Slide from MIT presentation
Current 3D imaging techniques require more than single photons unlike the team’s new system

“Any technology that enhances a military’s ability to navigate, target or engage in near-total darkness would be highly prized. 3D imagery married with existing imagery and navigation technologies could significantly enhance the capabilities currently possessed,” said Reed Foster, a defence analyst at IHS.

Eventually, the researchers explain, the technology could be developed to make 3D cameras for mobile phones. The camera requires less light than the ones currently available and therefore uses less power.

Camera takes 3D photos in the dark


A camera that can create 3D-images in almost pitch black conditions has been developed by researchers at Massachusetts Institute of Technology.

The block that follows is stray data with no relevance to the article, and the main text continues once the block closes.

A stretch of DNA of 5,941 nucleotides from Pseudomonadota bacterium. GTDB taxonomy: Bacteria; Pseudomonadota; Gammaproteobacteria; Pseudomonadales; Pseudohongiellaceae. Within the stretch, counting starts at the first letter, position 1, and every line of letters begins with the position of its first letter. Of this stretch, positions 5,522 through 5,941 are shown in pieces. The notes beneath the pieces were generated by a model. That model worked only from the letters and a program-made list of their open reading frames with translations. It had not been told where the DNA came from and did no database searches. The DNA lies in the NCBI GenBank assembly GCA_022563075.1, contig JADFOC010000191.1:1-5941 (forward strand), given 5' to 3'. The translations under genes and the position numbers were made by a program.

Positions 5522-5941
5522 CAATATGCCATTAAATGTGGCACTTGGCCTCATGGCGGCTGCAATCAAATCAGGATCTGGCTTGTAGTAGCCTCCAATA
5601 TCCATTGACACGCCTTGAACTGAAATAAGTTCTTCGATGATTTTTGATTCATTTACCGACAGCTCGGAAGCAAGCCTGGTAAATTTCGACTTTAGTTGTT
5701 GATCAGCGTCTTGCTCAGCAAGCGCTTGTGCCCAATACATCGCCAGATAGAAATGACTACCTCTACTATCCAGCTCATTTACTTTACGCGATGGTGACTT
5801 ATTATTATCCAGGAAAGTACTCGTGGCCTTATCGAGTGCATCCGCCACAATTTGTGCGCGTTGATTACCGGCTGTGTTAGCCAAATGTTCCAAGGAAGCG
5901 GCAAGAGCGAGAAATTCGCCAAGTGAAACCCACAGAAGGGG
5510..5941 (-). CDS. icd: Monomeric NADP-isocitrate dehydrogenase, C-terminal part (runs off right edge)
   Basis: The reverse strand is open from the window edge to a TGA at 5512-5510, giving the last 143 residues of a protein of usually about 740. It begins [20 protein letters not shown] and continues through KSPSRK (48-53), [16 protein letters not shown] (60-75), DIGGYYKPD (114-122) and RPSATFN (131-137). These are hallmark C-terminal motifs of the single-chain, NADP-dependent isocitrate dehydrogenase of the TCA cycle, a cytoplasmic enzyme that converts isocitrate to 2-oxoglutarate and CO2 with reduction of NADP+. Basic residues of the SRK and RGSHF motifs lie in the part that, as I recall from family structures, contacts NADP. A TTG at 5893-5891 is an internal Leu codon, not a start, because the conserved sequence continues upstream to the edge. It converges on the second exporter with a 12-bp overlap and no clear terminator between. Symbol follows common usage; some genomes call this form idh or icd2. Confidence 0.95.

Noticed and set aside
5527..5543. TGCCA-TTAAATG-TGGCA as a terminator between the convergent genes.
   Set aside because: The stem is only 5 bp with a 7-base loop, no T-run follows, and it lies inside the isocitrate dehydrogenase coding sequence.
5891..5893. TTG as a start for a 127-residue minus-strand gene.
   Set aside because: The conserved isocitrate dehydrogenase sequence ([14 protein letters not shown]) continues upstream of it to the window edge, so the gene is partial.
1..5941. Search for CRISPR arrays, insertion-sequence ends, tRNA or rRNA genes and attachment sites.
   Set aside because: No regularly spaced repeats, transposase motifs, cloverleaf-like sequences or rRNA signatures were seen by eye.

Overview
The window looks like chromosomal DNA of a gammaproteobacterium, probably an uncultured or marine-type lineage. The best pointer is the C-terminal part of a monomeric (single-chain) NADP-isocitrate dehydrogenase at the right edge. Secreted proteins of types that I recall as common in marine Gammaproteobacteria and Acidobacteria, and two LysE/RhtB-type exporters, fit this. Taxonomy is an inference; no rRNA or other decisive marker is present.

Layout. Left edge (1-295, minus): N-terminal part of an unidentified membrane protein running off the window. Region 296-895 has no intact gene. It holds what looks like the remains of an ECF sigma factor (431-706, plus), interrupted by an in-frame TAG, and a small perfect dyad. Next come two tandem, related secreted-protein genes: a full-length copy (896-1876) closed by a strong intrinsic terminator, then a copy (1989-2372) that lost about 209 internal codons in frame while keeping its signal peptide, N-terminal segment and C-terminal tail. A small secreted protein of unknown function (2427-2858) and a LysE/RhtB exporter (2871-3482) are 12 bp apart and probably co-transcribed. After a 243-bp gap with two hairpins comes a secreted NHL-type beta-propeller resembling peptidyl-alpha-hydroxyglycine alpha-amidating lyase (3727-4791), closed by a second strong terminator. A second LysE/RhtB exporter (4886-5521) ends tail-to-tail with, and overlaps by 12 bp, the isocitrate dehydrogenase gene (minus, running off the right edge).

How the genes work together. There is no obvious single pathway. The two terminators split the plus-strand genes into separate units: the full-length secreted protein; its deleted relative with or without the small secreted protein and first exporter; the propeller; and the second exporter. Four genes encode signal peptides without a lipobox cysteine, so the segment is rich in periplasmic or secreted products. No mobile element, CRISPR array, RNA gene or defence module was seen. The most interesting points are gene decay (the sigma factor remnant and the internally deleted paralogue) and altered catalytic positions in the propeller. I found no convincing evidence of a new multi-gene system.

3D images of mannequin

The team captured images of objects, using just single particles of light, known as a photons.

“Billions” of photons would be required to take a photo using the camera on a mobile phone.

The researchers say the technology could be used to help soldiers on combat operations.

Ahmed Kirmani, who wrote the paper containing the findings, said the research has been called “counter-intuitive” as normally the number of photons detected would tell you how bright an image was.

“With only one photon per pixel you would expect the image to be completely featureless,” he told the BBC.

Combat advantage

The camera technology already existed and is similar to the Lidar system used by Google for its Streetview service he explained.

Mannequin with laser
Lidar uses laser pulses and the team used the reflected photons to create their 3D image

“We borrowed the principles form this, the detectors can identify single photons but they still need hundreds of thousands to form images. But we took the system to its limit.”